Tracking lollipop trends can be an arduous undertaking best left to professionals. With all the ups and downs in the hard candy market, it's tough to say which models will stick. Figuratively, that is. Literally, everything will end up pretty sticky.
Novelty candies were all the rage in the 80s and 90s. Everything had a gimmick. It was no longer enough for a candy simply to be delicious; now it needed to have entertainment value as well. Competition in the confectionery consumer marketplace was fierce, meaning candy companies were under pressure to produce new and innovatively packaged materials that would appeal to children on multiple levels.
To do so, candy makers had to think outside the box. That is to say, they needed to alter the packaging to make it externally palatable (though with the hope that children would not attempt to consume that as well). Suddenly, sweets weren't just sugary junk food, they were toys: bona fide sources of classroom distraction and playground entertainment.
Of the new* multifaceted lollipops available, ring pops had a pretty widespread appeal. And the convenience! You didn't even have to hold anything, as the candy itself was cemented to the base of a plastic ring. And of course, here's nothing quite like teaching a girl to grow to expect the equivalent of a 20 carat rock on her finger from a young age.
Ring pops were novelty as its finest. You got to wear your food. Short of candy necklaces, this was pretty much the most exciting jewelry-themed treat on the market. The commercial below, however, is the tiniest bit disturbing when that little boy proposes to the girl by means of a ring pop in a velvet box. I'm sure they were going for cute, but it comes off a tad creepy. I mean, these kids are about seven years old. Why are we pushing candy marriage proposals?
That jingle is pretty catchy though:
"It's a lollipop, without a stick!
A ring of flavor you can lick!"
At the end when they display the hands bedecked in ring pops galore, it looks like a dream come true. It looks nearly as satisfying as decorating myself with all of the jewelry that came with my Pretty Pretty Princess board game, only it wins additional points for edibility:
You also have to love the way they redid this commercial for the late 90s. It's almost the exact same thing, only the teeniest bit jazzier. Maybe there had been some recent develop in synthesizer technology by the time this baby aired. That's the only plausible explanation for not rereleasing the original:
Ring pops were admittedly on the girly side, so luckily the same company came out with a more gender neutral lollipop release. The Push Pop was supposed to be practical with its "save it for later" plastic cap, but looking back that whole concept makes me want to Purel the hell out of every corner my mouth. Sure, you had the ability to eat a candy over an extended period of time, but the sanitary/hygienic component was questionable. On the other hand, it sure beat my friend's pastime of preserving a jaw breaker over several days by leaving its spit-covered carcass in an open bowl on his desk. At least with push pops, the covers could keep out a higher percentage of the dust bunnies.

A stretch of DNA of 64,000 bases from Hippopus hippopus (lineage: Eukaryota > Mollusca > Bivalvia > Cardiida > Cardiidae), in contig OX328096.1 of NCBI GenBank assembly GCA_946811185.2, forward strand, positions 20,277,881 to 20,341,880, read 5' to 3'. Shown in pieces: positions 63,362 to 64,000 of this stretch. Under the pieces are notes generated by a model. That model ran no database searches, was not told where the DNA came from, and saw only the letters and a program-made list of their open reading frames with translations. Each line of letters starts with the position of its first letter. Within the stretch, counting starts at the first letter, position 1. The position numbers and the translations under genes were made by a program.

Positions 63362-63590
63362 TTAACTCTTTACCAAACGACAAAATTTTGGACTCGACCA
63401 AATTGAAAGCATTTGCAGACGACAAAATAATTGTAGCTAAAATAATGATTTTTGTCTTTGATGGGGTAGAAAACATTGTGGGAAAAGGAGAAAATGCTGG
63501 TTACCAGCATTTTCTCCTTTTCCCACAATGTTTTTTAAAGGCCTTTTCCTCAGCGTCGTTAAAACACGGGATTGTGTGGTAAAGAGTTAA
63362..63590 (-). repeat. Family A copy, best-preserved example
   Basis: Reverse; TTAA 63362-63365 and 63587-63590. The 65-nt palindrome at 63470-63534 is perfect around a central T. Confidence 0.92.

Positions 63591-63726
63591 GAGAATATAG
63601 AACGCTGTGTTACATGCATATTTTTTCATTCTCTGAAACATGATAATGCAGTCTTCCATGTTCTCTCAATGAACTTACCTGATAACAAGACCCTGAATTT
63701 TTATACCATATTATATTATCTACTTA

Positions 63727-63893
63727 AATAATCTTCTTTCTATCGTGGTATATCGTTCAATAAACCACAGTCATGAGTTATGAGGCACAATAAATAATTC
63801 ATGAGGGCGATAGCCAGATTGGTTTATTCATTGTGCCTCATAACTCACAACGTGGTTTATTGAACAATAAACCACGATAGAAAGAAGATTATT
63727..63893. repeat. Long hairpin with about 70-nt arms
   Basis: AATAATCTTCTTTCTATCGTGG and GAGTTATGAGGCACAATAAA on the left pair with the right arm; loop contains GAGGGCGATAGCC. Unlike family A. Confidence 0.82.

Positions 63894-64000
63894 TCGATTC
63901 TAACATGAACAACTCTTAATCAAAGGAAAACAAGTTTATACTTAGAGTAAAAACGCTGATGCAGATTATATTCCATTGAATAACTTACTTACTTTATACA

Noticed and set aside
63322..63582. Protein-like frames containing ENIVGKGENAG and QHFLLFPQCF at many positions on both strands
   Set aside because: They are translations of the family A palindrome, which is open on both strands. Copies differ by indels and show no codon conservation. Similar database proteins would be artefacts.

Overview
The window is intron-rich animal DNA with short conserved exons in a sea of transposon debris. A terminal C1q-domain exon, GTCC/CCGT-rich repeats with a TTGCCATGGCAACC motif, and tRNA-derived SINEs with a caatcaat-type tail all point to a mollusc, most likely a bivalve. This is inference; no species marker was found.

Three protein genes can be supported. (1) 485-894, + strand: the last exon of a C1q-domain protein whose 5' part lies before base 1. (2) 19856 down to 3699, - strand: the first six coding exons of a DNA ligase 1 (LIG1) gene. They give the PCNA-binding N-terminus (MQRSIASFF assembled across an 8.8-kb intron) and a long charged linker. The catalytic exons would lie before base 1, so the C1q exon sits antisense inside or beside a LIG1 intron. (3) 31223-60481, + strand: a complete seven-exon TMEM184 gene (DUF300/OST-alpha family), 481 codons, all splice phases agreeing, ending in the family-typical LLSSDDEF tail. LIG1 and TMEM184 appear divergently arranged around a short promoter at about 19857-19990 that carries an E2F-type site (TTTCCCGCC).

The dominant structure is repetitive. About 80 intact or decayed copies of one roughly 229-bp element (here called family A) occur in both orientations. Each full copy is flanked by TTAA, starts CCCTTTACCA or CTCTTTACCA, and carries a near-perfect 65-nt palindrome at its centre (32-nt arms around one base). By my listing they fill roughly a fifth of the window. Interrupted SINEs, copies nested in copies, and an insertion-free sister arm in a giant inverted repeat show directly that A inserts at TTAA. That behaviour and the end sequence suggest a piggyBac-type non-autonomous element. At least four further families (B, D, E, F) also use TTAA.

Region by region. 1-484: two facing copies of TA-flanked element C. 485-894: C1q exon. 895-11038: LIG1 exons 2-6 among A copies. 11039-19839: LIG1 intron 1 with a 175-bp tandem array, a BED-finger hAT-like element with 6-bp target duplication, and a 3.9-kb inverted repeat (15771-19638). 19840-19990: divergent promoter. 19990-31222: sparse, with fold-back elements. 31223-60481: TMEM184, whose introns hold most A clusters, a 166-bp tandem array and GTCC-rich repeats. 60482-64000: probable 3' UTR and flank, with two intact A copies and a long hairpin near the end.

The underlying concept behind the push pop was that you could actually push up the candy from within the plastic tubular packaging, allowing you as the eater to control how much pop you'd like to expose. Theoretically you could cap the pop, call it a day, and come back to it later that week. It seemed, though, that this candy was made from the stickiest substance known to man. Not only that, but it seemed to form some sort of chemical glue-like bonding reaction when coupled with spit, its major means of disintegration.
Both Push Pops and Ring Pops came in all sorts of lab-created flavors that had relatively little in common with flavors found in nature. The cherry flavor had the added bonus of applying an unintentional bright coating of red color on your lips sans lipstick, but had the unfortunate downside of tasting like cough syrup. Another wildly popular flavor was blue raspberry, which for some reason has caught on in a big way as an artificial flavor. I'm not sure how to break it gently to these flavor scientists, but raspberries aren't blue. Ever.**
Later incarnations came in flavors that definitely appealed to us as children but sound a little repulsive in our current state of well-advised judgment: bubble gum, cotton candy, green apple***, and the intentionally vague "citrus". Each of these flavors was ostensibly a huge commitment, as the amount of time and effort to consume the sheer quantity of hard candy available via ring or push pop was immense.
Truthfully though, this was the way we and our parents liked it. The candy had a two-pronged approach to keeping us occupied: the effort involved in actually consuming the slowly diminishing hard candy and the added value of its novelty features entertaining us. I must admit now it all seems a little overrated, but what do I know? I was more of a Chupa Chup girl.
*Okay, so they were introduced in 1977, but they were a novelty to children throughout the 80s and 90s **At least as far as I know and am too lazy to research otherwise ***Yes, I admit lots of people like green apple. But I challenge you to have a semi-traumatic experience with Smirnoff Green Apple vodka and not feel at least mildly repulsed by the flavor